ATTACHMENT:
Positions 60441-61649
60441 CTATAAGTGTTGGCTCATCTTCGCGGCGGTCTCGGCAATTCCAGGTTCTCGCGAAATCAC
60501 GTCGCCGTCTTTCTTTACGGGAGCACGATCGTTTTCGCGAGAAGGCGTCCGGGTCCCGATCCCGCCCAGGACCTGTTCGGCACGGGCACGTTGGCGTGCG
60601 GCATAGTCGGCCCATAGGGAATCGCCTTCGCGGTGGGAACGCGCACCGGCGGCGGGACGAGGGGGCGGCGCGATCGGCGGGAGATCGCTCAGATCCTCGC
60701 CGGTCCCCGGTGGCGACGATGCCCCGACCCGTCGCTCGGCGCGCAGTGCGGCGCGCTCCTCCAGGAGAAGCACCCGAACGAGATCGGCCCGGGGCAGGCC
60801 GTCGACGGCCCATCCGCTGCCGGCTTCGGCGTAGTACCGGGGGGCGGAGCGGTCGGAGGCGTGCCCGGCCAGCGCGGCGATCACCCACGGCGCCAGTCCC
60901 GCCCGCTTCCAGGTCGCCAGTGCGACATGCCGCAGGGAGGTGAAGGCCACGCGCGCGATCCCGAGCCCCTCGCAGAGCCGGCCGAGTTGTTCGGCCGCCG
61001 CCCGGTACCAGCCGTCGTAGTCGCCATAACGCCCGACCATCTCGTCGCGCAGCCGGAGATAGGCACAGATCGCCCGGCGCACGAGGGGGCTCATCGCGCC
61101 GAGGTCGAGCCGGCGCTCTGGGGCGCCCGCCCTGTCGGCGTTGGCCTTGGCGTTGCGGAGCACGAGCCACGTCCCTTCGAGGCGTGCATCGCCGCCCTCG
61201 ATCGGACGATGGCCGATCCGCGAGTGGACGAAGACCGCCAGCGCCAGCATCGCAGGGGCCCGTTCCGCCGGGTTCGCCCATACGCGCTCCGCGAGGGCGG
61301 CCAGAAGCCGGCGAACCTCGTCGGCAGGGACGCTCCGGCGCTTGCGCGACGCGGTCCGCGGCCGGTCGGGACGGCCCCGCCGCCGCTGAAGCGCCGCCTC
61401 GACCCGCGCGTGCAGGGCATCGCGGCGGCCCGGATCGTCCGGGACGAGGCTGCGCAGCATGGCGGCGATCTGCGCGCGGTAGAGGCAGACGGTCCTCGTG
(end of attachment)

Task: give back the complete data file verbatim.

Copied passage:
Positions 60441-61649
60441 CTATAAGTGTTGGCTCATCTTCGCGGCGGTCTCGGCAATTCCAGGTTCTCGCGAAATCAC
60501 GTCGCCGTCTTTCTTTACGGGAGCACGATCGTTTTCGCGAGAAGGCGTCCGGGTCCCGATCCCGCCCAGGACCTGTTCGGCACGGGCACGTTGGCGTGCG
60601 GCATAGTCGGCCCATAGGGAATCGCCTTCGCGGTGGGAACGCGCACCGGCGGCGGGACGAGGGGGCGGCGCGATCGGCGGGAGATCGCTCAGATCCTCGC
60701 CGGTCCCCGGTGGCGACGATGCCCCGACCCGTCGCTCGGCGCGCAGTGCGGCGCGCTCCTCCAGGAGAAGCACCCGAACGAGATCGGCCCGGGGCAGGCC
60801 GTCGACGGCCCATCCGCTGCCGGCTTCGGCGTAGTACCGGGGGGCGGAGCGGTCGGAGGCGTGCCCGGCCAGCGCGGCGATCACCCACGGCGCCAGTCCC
60901 GCCCGCTTCCAGGTCGCCAGTGCGACATGCCGCAGGGAGGTGAAGGCCACGCGCGCGATCCCGAGCCCCTCGCAGAGCCGGCCGAGTTGTTCGGCCGCCG
61001 CCCGGTACCAGCCGTCGTAGTCGCCATAACGCCCGACCATCTCGTCGCGCAGCCGGAGATAGGCACAGATCGCCCGGCGCACGAGGGGGCTCATCGCGCC
61101 GAGGTCGAGCCGGCGCTCTGGGGCGCCCGCCCTGTCGGCGTTGGCCTTGGCGTTGCGGAGCACGAGCCACGTCCCTTCGAGGCGTGCATCGCCGCCCTCG
61201 ATCGGACGATGGCCGATCCGCGAGTGGACGAAGACCGCCAGCGCCAGCATCGCAGGGGCCCGTTCCGCCGGGTTCGCCCATACGCGCTCCGCGAGGGCGG
61301 CCAGAAGCCGGCGAACCTCGTCGGCAGGGACGCTCCGGCGCTTGCGCGACGCGGTCCGCGGCCGGTCGGGACGGCCCCGCCGCCGCTGAAGCGCCGCCTC
61401 GACCCGCGCGTGCAGGGCATCGCGGCGGCCCGGATCGTCCGGGACGAGGCTGCGCAGCATGGCGGCGATCTGCGCGCGGTAGAGGCAGACGGTCCTCGTG